Mary Beth Writes

Something I read recently - and something someone rhetorically asked me - pursue the same question.

When will this end? How can we live well in the middle of this scary, divisive, devastating pandemic?

I have no precise or particular answer but I do see it through two lenses.

Politics. Story.

Part of the Misery of Now is the Politics of Now. We observe the chaos brought upon all of us by the lack of a plan (even though the Obama team left a plan). If we pay attention to the news the main theme is the divisiveness, the stalemating, the this governor vs Trump, and Trump vs that reporter who was asking a legitimate question, and then the others who are Trump’s backbone stating that the problem is not the paucity of plans or planners, but the media, and on and on it goes. Scientists being second-guessed by politicians who couldn’t figure out how to get out of a locked cardboard box. The politics of money and the politics of power; usually they are about the same thing. Unless one is waiting for money. Then it is about the politics of “Where is the money?”

It is legitimate to pay attention to this. Not paying attention, not knowing some of the names and some of the plays and players reduces us. Power is happening. We don’t put out a fire by turning our back on it to pick the flowers across the street. If you haven’t watch PBS News Hour lately, watch the first 10-15 minutes of it a few times per week. There really are smart people out there who are working hard to talk to smart people.

But there is also a Story going on. Dixie and Michol, Franc and Joyce and others of you have written some really good comments lately. Quarantine is not awful all the time. For some of us, this is a breather in complicated lives. Lessening of income is scary. Losing financial security is scary. Not knowing what will happen to us economically or health-wise is scary.

But buying less, going no place, tipping more to the individuals who help us, seeing the people in our neighborhoods play with their kids – these are powerful differences. Going to bed without worrying about tomorrow’s to-do list because it isn’t critical, this is different. Gaining 4 pounds around our middle while losing 27 pounds of anxiousness about things we can’t fix. Okay. There is a story going on here.

You hear parts of mine. Walking more. Saw a turtle. Visiting nesting ospreys. Reading to my grandchild. (Apparently the Blue Angels were flying over Chicago today. She called them the Blue Aprons. Thus the photos….) My neighbor across the street walks her baby once a day, her dog twice a day, and herself three times a day. People are planting more and bigger gardens. People are adopting dogs and cats! My son works for a bicycle manufacturing company, last weekend they had one of the biggest day of sales in their history.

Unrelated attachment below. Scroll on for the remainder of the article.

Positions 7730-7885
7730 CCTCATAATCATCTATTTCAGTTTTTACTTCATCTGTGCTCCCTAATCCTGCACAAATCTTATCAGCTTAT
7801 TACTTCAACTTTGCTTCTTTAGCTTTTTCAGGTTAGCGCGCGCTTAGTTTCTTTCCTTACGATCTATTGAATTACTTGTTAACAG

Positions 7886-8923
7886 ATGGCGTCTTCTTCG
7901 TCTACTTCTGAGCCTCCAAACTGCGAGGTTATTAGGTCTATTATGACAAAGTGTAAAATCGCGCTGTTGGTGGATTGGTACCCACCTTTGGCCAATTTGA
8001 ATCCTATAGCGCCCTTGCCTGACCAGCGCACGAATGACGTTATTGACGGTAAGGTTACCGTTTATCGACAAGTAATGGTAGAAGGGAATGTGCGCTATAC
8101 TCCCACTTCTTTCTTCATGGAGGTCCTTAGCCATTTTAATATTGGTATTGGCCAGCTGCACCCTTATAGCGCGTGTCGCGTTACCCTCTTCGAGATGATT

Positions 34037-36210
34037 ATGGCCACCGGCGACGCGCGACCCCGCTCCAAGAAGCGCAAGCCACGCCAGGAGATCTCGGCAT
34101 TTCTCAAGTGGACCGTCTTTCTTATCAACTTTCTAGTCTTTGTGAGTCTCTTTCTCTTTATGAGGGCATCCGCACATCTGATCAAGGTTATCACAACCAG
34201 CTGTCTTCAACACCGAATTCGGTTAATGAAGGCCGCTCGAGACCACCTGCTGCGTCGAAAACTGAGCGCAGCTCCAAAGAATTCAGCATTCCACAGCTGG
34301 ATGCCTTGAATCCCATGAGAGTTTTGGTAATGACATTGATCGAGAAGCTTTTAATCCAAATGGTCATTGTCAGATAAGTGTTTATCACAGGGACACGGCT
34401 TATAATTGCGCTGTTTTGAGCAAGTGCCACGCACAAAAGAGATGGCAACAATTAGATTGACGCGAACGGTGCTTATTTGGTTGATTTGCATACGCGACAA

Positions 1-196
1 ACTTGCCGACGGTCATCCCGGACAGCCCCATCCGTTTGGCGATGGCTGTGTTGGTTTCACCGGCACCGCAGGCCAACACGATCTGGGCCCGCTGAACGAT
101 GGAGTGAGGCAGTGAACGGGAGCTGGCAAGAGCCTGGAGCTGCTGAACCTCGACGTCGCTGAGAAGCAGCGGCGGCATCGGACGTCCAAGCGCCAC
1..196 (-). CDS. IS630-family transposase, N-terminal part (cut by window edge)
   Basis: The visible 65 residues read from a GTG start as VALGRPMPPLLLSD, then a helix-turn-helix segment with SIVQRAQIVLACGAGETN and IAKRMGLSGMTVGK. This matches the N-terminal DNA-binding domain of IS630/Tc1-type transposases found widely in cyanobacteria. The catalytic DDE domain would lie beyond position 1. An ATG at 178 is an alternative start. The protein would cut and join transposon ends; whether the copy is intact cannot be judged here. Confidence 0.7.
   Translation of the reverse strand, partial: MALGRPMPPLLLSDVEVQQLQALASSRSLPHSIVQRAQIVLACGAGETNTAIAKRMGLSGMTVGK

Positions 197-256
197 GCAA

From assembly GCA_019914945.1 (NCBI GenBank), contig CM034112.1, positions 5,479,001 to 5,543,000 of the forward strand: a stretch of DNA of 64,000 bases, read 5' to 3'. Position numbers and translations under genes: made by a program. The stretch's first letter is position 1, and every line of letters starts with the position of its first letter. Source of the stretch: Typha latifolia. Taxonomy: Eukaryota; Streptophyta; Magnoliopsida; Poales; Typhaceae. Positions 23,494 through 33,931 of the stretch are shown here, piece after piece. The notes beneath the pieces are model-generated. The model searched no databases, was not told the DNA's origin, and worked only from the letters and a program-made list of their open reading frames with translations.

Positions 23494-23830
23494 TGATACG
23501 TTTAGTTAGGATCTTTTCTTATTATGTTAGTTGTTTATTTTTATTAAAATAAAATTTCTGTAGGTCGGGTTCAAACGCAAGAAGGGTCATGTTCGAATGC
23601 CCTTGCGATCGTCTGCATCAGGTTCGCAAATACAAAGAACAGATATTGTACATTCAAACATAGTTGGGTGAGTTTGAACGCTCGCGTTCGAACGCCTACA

There is the politics of this pandemic. There are our stories playing out.

When you can’t stand any more of the political craziness, turn away and look at your story, the story of people in your neighborhood, the ones you see out your window. Len and I made this rule years ago. When you see the same neighborhood dog the second time, you can name it. The dog doesn’t care and you have made your life more whimsical.

When stories get too cloying, pay attention to politics again. One story is a story. When 85,000 people die, those stories become the next wave of politics.

We are in a crisis. Crises are about stories and politics and stories.

I haven’t got anything else today. It’s sunny outside and Len is in the yard doing things and in about five minutes, I’m going to be there, too. 




To quote Laura Ingalls Wilder, "It is the sweet, simple things of life which are the real ones after all". With so many untruths being thrown around at press conferences these days, I love the idea of turning to our own lives and looking for the everyday joys. Be it Osprey (we had one diving for fish in the cove in back of our house...very exciting), newly budding trees, our neighbor's shrub plantings or maybe my cat peeking out from under the Sweet Pepper Bush. Thanks for the reminder to stop and take a breath.